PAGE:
We’ve heard enough about the 1 M, haven’t we? Well, maybe not yet. Since I haven’t driven the new 1 Series M Coupe, and probably won’t for some time, I’ve decided to instead take to Forza Motorsport 3 and see what the game has to say about it.
They don’t offer the 1 M in the game, as of yet. But I went and bought a stock 135i and modified it to be as close to the 1 M as possible. I added a new Hamann rear bumper and a BMW Motorsport front bumper and side moldings, but also some horsepower, wheels, tires, brakes and a new driveshaft.
Overall weight came out to be 3,297 lbs, with the horsepower getting a bump to 335 and the torque as well at 335, versus the actual power and torque numbers of 335 hp and 332 lb-ft of torque with a 37 lb-ft overboost. I unfortunately couldn’t get exact numbers in everything but I tried my best. Wheels on the 1 M are 245/35/R19 up front with 265/35/R19 in the rear. The best I could do in the upgrade shop of Forza 3 was 235/35/ZR19 up front and 265/35/ZR19 in the rear, because there was no 245 option up front. So it’s not exact, but good enough. Wheels are simple BBS RS-GTs that took off some weight, but added a more ///M-like appeal. Oh, and I tried to match the Valencia Orange Metallic the best way I could.
According to the Benchmark tuning area, the 135i/1 M project car turned out about where I expect the real car to be. Sitting pretty doing a 4.4-second 0-60, with 100 mph covered in just over 10.6-seconds. Top end is around 177 mph.
I say again, nothing was 100% exact. It’s all to get a simple measure of how good the 1 M may actually be.
The challenger for this little event? None other than the 1 M’s bigger, badder brother, the E92 M3. A bone stock M3. Now here’s where Forza gets things a little twisted. Even though I’ve upgraded the 1 M to be like the real thing, which is still measured at being less than the M3, they still rank the RawAutos 135i/1 M car 4 points higher… Weird, right? Anywho…
The setting for this matchup? One of my all-time favorites, Road Atlanta. I did the shortened, 1.77 mile long course, just because I enjoy it a little more. I wanted to see how well each car would fair against the other with a decent mash-up of straight-a-ways and tight corners. This was a best of 3 laps, so no trying to keep going…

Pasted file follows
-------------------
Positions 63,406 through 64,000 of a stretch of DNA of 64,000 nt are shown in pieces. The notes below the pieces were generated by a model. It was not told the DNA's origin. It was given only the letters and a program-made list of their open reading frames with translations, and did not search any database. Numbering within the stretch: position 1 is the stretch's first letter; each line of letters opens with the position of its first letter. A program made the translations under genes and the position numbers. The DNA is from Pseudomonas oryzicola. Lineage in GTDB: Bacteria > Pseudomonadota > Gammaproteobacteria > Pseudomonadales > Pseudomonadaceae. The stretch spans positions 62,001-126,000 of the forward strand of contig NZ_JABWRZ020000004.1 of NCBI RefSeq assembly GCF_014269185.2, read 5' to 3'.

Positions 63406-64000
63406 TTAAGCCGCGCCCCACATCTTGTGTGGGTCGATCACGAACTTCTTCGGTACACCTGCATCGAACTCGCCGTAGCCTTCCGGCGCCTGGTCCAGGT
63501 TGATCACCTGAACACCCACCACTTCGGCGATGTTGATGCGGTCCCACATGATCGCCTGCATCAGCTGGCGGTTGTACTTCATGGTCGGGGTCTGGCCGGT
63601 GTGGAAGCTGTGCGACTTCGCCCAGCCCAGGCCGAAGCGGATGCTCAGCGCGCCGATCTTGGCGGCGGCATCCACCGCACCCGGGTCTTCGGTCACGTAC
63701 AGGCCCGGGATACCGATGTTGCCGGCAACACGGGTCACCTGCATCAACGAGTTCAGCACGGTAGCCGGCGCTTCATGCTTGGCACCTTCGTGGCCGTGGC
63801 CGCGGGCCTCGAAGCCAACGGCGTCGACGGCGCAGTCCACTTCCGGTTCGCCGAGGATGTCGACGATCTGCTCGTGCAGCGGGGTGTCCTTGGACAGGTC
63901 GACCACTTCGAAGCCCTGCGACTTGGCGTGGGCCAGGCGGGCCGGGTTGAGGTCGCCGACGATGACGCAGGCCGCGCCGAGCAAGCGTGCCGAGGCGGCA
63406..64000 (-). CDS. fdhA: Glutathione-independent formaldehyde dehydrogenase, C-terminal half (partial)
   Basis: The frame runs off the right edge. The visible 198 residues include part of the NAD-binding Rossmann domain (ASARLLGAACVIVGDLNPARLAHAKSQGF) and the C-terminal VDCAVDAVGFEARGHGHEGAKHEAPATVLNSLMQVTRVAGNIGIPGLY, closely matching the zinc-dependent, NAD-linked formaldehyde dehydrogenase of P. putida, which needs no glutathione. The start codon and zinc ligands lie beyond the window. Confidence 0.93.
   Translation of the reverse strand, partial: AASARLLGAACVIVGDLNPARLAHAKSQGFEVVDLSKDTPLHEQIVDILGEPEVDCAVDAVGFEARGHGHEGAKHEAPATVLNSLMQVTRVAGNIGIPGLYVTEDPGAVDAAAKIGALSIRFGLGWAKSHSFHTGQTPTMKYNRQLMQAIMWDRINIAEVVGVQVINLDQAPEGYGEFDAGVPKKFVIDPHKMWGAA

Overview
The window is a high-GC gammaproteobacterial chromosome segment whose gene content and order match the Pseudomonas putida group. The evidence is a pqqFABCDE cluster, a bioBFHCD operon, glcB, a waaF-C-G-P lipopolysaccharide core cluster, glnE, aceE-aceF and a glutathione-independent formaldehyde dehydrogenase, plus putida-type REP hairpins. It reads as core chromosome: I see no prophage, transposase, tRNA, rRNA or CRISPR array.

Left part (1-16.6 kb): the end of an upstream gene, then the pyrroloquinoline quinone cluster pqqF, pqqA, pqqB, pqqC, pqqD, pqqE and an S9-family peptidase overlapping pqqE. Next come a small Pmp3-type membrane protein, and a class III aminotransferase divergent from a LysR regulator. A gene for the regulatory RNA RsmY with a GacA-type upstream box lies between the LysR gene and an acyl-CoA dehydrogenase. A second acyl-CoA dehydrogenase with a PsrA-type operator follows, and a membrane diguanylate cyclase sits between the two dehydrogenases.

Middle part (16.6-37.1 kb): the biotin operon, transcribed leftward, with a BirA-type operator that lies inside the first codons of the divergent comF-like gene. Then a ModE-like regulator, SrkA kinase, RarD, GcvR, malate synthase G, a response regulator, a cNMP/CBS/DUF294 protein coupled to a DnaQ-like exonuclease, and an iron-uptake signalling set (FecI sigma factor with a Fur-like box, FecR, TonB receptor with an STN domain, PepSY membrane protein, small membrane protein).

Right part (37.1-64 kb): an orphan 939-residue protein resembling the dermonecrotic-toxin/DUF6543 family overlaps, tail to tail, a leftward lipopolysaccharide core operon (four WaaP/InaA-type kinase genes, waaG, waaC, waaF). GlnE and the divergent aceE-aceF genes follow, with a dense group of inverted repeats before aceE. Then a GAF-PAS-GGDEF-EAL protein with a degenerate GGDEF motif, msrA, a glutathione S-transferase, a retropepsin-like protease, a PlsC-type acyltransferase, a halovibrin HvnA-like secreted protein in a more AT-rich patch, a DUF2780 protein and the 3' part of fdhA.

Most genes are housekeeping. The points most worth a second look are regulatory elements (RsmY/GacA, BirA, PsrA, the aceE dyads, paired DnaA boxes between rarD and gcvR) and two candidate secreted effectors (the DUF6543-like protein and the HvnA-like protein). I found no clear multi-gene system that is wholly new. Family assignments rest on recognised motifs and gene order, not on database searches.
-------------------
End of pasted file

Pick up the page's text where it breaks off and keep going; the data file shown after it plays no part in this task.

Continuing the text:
First up, the 1 M. The first lap, being from a standstill, was around 1 minute and 12 seconds. The second lap was just under 1:07, and the final lap, the best of all, was a 1:06.613. Not too shabby for a car with a small inline-6 and only 335 hp.
Now it’s the M3’s turn. Am I sweating? Not really. I figure this car’s got the Forza 1 M beat, but who knows…?
The first lap, a very surprising 1:14… This is not starting out very well, if I’m honest. But I get my stuff together and pump out a 1:05 and some change for my second lap. Good, but not quite good enough. I cross the line for the third time, happy with my final time. A very well done 1:04.607. A full 2-seconds faster than the 1 M.
Keep in mind, this was the short course, which I did on purpose to try and make sure the 4.0-liter, 414 hp V8 didn’t have enough straights to make it a single car race. On the longer Road Atlanta, turn 5 doesn’t lead to section 9, it leads, obviously, to turn 6. Now what I was worried about was coming into sections 8 and 9, where they are just one long, slightly curvy straight that takes you to a hard braking portion, followed by a left handed corner, quickly into a tight right (10a and 10b), and then leading you back to the start/finish line. With that 8-9 section, the bigger V8 would have shown its true worth against the smaller 6-cylinder engine. Even if it does have two turbos.
So on this day, in this game, with me at the triggers and sticks, the E92 M3 was victorious. You can expect more of these battles to play out sooner than later to see which is quickest around other racetracks. ‘Ring anyone? Hopefully the real 1 M is this good. Until the next time, stay classy.